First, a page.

In the early hours of this morning, for the 39th year in a row, Cyprus was awoken by the familiar but awful sound of war sirens. They go on every year on the same day and time, on the sad anniversary of the Turkish invasion on the island.
The 14th of August 1974 was one more day that marked the turbulent timeline of our small but historic island-nation. Following the first phase of the Turkish invasion on the 20th July of that year, 40000 Turkish troops raided the northern part of the island. Not able to be stopped by the 12000 strong Greek and Cypriot army, they occupied 36% of Cypriot territory. Thousands were killed or are still missing today, in despair of their loved ones. The invasion, and ongoing occupation, dislocated hundreds of thousands of people from their homes making them refugees within their own country. Among them, my twenty-year old parents who fled their homes taking nothing in search of a shelter from the bombs, and had to start their adult lives in refugee camps. Today, 39 years later, they have yet to be allowed to return to that little place they called home.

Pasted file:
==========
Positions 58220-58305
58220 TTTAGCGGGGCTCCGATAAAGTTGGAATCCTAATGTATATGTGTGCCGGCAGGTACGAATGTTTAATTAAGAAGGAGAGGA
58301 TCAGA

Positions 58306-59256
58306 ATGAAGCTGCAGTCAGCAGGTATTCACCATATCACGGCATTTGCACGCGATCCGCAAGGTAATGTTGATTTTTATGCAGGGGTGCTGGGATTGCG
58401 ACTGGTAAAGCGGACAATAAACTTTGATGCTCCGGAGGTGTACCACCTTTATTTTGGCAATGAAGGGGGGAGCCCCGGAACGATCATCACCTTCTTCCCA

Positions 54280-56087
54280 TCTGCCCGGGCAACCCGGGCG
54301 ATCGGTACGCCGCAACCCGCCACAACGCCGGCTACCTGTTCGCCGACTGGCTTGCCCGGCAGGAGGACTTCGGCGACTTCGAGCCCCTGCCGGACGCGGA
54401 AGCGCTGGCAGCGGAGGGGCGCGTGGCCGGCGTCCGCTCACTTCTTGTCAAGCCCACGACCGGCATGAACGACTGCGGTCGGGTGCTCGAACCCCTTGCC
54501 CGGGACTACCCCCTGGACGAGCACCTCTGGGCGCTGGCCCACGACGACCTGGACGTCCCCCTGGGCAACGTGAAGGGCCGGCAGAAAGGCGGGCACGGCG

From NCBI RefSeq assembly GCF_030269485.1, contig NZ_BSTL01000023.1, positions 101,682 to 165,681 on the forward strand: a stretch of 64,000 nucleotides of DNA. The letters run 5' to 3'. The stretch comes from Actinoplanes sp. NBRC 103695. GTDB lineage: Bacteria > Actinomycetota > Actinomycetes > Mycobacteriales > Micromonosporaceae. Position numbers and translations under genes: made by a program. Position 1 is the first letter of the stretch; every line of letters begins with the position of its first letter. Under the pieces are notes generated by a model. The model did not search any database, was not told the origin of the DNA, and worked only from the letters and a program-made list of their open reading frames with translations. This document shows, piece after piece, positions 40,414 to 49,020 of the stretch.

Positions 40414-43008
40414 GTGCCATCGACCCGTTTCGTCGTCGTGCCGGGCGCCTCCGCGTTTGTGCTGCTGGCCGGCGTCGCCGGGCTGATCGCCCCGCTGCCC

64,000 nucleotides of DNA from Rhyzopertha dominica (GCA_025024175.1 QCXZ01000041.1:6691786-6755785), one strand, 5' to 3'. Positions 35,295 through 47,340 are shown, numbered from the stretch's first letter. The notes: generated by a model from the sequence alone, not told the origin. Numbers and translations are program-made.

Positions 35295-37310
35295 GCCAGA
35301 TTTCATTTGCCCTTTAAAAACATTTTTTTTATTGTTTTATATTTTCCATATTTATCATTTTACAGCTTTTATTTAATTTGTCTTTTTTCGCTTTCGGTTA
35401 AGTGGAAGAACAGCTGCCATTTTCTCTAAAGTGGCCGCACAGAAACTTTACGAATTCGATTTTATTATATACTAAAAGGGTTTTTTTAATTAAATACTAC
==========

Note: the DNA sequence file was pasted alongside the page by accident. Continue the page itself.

A tragic, constant reminder of Turkey’s violation to our basic right of self-determination is the huge Turkish flag that provocatively decorates the mountainside of “Pentadaktylos”, a mountain range in the north.